This enormous sum per year gives a weekly expence of 2,529,404l. and gives to each working day, supposing 300 such days, an expense of 438,7631. Now this daily expense of government is not far from the whole annual revenue of England; at the accesion of the House of Stuart to the throne. Let us look a little at the progress of that revenue. In 1602, the period I before alluded to, it was 500,000l. Eighty six years afterwards, when the Stuarts were expelled in 1688, the revenue was about 2,000,000l. The annual average addition during the reign of that bad family having been 17,441l. In 86 years after the Revolution, had the revenue increased only at the same rate as for the 86 before the Revolution, it would have been 3,500,000l., but thanks to the funded system, in 1775 it was near 14,000,000l. More than three millions were added from that period to the French war in 1793. From that time the revenue has been augmented in a proportion that staggers belief. I hold in my hand a table of the sums annually taken from the people in taxes in thirty years, from which it may be seen that from 1793 to 1822 inclusive, the people have paid to their government a sum of money which we can note upon paper, but which the imagination cannot grasp—which one cannot believe hardly ever had an existence in hard coin—the sum as I reckon it up, One billion, four hundred and sir millions, four hundred and thirty-six thousands, one hundred and forty eight pounds sterling.* But even, this
* Years ending 5th January.
1793 £17,658,418
4 17,170,400
5 17,308,811
6 17,858,454
7 18,737,760
8 20,654,650
9 30,202,915
1800 35,229,968
1 33,896,464
2 35,415,096
3 37,240,213
4 37,677,063
5 45,359,442
6 49,659,281
7 53,304,254
8 58,390,255
9 61,538,207
10 63,405,297
11 66,681,366
12 64,763,870
13 63,169,845
14 66,925,835
15 69,684,192
16 70,421,788
17 59,437,259
18 57,650,589
19 59,667,941
sum, inconceivable as is its amount, did not suffice for the extravagance of the government. No; in addition to these hundreds and tens of hundreds of millions, they borrowed and expended another sum of 587,493,158l. That is to say, they added that number of millions to the national debt, during the above-mentioned period of thirty years. In 1793, the funded and unfounded debt of Great Britain and Ireland, amounted to 244,064,335l. in 1822, to 831,557,493l.* The difference between these two sums gives the amount I before mentioned. If, therefore, we add the sum taken in taxes for 30 years to the sum borrowed in loans—that is, if we add 1,406,436,148l.to 587,493,158l. We shall have 1,993,929,306l. or within a very little of two billions of millions actually expended by the government of this country during the period I have before mentioned. I know very well that the country is not deprived of the interest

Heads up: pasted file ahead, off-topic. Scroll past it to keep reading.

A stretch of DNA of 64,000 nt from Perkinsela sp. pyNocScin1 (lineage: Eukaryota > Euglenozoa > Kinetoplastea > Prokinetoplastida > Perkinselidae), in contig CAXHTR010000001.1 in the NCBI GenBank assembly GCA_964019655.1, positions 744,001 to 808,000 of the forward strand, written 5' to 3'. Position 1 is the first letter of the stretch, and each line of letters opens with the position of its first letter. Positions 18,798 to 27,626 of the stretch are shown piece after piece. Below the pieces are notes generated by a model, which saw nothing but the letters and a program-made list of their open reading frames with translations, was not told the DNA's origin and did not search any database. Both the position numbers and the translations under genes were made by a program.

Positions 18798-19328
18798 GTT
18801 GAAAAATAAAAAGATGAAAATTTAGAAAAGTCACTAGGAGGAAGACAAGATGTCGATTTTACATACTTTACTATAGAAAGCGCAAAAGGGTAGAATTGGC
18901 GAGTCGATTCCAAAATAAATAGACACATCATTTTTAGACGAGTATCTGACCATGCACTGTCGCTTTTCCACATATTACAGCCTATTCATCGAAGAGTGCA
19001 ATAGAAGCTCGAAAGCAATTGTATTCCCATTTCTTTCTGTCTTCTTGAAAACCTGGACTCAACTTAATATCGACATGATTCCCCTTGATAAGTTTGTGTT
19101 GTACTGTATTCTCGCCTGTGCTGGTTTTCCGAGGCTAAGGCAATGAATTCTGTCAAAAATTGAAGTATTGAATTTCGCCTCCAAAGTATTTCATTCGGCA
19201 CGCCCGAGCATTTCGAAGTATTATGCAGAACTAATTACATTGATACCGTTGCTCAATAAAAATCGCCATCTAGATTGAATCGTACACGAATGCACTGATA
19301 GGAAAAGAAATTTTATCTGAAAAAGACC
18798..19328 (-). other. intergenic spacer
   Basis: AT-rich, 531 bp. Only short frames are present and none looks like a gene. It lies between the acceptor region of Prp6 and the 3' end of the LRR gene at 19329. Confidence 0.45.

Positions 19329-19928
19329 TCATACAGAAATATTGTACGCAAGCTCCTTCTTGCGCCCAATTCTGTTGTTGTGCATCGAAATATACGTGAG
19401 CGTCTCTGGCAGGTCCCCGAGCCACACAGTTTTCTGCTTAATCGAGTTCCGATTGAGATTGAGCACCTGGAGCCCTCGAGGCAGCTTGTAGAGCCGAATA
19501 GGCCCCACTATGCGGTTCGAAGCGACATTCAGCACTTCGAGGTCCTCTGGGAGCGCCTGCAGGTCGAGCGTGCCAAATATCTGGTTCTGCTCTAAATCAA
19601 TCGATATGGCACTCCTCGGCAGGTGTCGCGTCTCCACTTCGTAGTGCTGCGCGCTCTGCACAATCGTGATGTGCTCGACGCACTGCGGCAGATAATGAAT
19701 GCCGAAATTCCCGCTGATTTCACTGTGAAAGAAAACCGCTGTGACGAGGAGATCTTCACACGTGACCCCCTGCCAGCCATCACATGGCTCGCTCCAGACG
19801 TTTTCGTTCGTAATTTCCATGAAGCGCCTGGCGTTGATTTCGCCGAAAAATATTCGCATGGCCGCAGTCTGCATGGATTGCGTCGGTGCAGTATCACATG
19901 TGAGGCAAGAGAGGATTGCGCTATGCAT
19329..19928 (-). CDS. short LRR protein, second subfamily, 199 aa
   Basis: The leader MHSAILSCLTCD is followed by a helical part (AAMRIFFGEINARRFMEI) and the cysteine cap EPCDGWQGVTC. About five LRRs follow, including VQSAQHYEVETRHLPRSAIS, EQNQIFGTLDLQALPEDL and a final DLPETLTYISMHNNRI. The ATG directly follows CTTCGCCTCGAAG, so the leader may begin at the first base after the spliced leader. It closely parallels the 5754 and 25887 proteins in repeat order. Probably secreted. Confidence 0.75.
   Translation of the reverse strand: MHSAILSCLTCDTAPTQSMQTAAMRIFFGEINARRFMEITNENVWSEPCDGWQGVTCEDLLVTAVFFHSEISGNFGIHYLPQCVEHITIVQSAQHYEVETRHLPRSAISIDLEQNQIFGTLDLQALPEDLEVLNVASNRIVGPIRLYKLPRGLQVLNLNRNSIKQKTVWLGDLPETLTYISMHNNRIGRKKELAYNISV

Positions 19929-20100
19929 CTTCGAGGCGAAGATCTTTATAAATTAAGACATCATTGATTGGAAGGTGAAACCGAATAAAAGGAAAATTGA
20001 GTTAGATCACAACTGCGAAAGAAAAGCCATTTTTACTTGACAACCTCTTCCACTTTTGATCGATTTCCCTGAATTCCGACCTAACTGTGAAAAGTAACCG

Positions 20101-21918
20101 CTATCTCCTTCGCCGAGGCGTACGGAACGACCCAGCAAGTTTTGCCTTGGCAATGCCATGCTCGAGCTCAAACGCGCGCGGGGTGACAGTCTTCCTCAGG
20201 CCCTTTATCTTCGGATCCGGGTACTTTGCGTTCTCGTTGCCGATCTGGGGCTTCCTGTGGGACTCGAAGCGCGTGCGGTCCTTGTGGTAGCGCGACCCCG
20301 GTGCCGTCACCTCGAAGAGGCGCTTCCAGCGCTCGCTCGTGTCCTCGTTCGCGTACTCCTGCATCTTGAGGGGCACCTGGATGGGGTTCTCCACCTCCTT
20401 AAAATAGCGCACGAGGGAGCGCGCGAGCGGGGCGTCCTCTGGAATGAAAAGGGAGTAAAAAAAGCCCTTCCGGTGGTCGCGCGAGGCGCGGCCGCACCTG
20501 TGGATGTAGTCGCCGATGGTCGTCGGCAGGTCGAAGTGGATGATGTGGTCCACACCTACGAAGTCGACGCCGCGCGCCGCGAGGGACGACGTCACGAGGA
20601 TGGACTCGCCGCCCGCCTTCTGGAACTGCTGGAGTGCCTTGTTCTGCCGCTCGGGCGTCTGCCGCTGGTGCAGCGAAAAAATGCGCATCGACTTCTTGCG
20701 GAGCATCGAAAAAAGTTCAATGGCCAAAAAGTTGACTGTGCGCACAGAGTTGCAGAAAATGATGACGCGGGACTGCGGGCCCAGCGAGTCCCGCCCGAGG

20 58,680,251
21 59,769,680
22 60,686,676
* UNREDEEMED DEBT.—Total amount of the Public Debt of Great Britain and Ireland, including the Austrian and Portuguese Loans, Funded and Unfunded, for the years ending as under:—
Years ending 25th March.
1793 £244,064,335
4 251,988,783
5 267,635,345
6 326,833,921
7 371,119,039
8 398,051,408
9 432,605,789
1800 447,620,128
Years ending 5th January.
1801 479,046,141
2 522,228,729
3 540,668,080
4 551,368,256
5 575,310,723
6 604,535,141
7 625,130,227
8 637,738,420
9 648,024,192
10 658,360,665
11 666,665,446
12 682,805,104
13 713,357,041
14 794,326,522
15 817,633,616
16 863,031,371
17 847,206,875
18 838,767,526
19 840,738,518
20 840,313,885
21 838,607,743
22 831,557,493
of the 831 millions of debt. But I also know, that society is deprived of the principal. I know that 32 millions, about, of money—a sum greater than the rental of all the lands of the country—is drawn front the people to pay those whose capitals have been lent to the state—and I also know, that the receivers of that interest live upon the industry of others, instead of upon their own.

I have before alluded to the strange notion of those who imagine that the national debt subtracts nothing from the nation; but, causes; nothing but a transfer wealth from one to the other part the community, in that such a manner as to prevent the whole community from being a loser by the transfer. One might have thought that such a doctrine could be hardly revived in our days. Even Mr. Hume could see the consequences of such maxims. He could deride "the loose reasonings and specious comparisons which tend to the belief that the operation of a great debt is like transferring money from the right hand to the left hand which leaves the person neither richer nor poorer than before."* He wrote what I have just repeated in 1742, when the debt was not much above fifty millions—a sum not equal to that raised annually at this time from the people.—Even Hume could foresee that which a great national debt has brought and is bringing upon us; for in another essay, On Civil Liberty—he wisely observes, "The source of degeneracy which may be remarked in free governments, consists in the practice of contracting debt and mortgaging the public revenues, by which taxes may in time become altogether intolerable, and all the property of the state be brought into the hands of the public." So said this philosopher at the early part of the last century. But did he imagine the possibility of his countrymen bearing the burthen now imposed upon them? Certainly not.—And some reasoners there are, who think, because his predictions have not hitherto been verified, that they never will be verified. They point to this vast metropolis. They point to the luxurious habits of their fellow citizens. They remark the vast increase of that class of society which, adds to the brilliancy of a great city. To be sure I know that what are denominated the higher orders, have *Essay on Public Credit. been augmented in numbers, and that for one display of magnificent hospitality which occurred in the days of the American war, we have now a hundred elegant fêtes. That our streets are more crowded with carriages. That our court is more thronged—that our amusements are more frequent, and more fully attended. But if you remark how one portion of the community has been raised, I will show you how the other portion of it has been sunk. If you point to the splendid palaces, and to the parties of London, I will turn to the pauper-houses, and to the parish rates. Suppose I confess that some 500,000 individuals are now vying with those who before Were far above them in condition, I must also direct your attention to the millions of our fellow countrymen who have been driven out of the very means of subsistence into the poor-house or the jail.